One of the top commercial properties for sale in Fairfax County lies just outside Annandale: The 117-acre site being vacated by Exxon Mobil offers a huge opportunity to bring high-quality jobs and new tax revenue to the area.
“There has been a great deal of interest, from the public sector, private sector, institutions, and investors,” said Gerald Gordon, president and CEO of the Fairfax County Economic Development Authority (FCEDA). ”We don’t know how serious they are yet.”
“The possibilities are virtually endless,” Gordon said. “Exxon Mobil was a spectacular corporate citizen” that contributed to schools and organizations. “We’d like to get someone like that.”
Exxon Mobil, which moved its corporate headquarters to the Gallows Road site in 1980, announced in June 2012 plans to relocate to Houston. It’s not known how many of the 2,100 employees will choose to stay in Northern Virginia and seek other jobs or retire.
Exxon Mobil owns the property and will select the buyer. Whoever purchases it would have to operate within what the county wants to happen there. There are three options, Gordon said: the new owners could use the existing buildings, make changes to those buildings, or start over.
The property, rebranded as One Fairfax, “is perfectly suited for a large corporate or institutional user or federal agency,” said Paul Collins, vice chairman of Cassidy Turley, the real estate company hired by Exxon Mobil to market the property. “Opportunities to acquire a property of this caliber and scale in such a vibrant community are rare.”
Cassidy Turley is marketing the property to business prospects, investors and developers suggested by the FCEDA and its offices in Boston, Los Angeles, Bangalore, London, Munich, Seoul, and Tel Aviv.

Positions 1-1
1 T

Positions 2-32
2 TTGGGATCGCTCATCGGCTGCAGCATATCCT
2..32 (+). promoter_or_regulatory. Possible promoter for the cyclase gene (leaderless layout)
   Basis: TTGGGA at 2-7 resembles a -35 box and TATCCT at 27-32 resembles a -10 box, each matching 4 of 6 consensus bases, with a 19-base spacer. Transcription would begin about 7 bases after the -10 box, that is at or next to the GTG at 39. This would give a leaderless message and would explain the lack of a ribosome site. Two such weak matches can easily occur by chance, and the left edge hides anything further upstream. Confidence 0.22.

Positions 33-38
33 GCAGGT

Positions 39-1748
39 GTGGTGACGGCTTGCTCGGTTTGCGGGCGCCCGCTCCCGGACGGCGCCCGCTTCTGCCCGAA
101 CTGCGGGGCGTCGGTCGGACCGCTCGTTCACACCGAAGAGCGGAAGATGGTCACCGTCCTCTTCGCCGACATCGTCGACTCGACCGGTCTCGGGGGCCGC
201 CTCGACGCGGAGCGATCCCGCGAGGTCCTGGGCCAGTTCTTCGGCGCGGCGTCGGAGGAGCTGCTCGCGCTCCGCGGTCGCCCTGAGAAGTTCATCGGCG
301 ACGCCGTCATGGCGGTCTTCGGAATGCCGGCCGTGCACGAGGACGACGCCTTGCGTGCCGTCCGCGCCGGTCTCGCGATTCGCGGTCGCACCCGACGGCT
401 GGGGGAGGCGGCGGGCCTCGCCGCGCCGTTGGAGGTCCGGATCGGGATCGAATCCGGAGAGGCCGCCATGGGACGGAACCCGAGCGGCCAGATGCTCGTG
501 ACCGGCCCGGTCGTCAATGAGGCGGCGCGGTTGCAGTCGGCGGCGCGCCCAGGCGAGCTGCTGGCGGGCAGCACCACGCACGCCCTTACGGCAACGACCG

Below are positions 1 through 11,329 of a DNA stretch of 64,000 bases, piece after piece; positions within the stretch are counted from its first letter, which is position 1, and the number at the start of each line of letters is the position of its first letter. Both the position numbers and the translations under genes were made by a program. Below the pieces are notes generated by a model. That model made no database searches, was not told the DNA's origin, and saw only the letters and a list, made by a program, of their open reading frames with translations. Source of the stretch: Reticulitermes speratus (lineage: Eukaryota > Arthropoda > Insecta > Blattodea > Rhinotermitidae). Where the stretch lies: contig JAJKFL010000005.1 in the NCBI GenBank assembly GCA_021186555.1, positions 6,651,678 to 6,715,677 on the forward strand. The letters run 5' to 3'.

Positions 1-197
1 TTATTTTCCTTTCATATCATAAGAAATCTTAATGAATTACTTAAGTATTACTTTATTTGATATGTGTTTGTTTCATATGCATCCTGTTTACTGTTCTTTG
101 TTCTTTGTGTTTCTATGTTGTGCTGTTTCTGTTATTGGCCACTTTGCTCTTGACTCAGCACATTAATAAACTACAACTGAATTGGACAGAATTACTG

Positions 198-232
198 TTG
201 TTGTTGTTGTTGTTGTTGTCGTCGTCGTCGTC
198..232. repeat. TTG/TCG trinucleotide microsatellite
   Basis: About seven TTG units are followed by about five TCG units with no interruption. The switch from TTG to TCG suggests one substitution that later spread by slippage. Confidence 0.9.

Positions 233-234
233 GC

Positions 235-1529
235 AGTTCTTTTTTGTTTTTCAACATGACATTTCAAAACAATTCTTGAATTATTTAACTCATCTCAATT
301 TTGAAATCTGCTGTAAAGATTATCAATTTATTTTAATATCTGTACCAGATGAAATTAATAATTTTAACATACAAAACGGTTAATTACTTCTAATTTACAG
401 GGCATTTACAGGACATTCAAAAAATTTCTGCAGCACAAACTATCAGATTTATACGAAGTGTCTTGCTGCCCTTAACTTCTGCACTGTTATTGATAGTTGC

The property includes four interconnected office buildings and an “amenities building” with a total of 1.2 million square feet. There are conference facilities, a fitness center, swimming pool, cafeteria, plaza dining, landscaped terraces, a 1.1-mile nature trail, and 2,588 parking spaces.
The entire site is zoned for commercial development, and an additional 550,000 square feet is available for future development. Exxon Mobil pays about $2.2 million a year in property taxes to the county. If a new owner develops more of the property, the tax revenues would increase.
According to Mike Wing in Providence Supervisor Linda Smyth’s office, a corporate headquarters, more office building, and a hotel would be allowed under the county’s comprehensive plan.
The property is “an island unto itself,” Wing said, as it’s hemmed in by Gallows Road, Route 50, and the beltway. There are only two access points. He said Smyth would like to see the wooded areas on the property preserved.
According to Gordon, the county might permit some trees to be removed if additional trees are planted on another location on the property.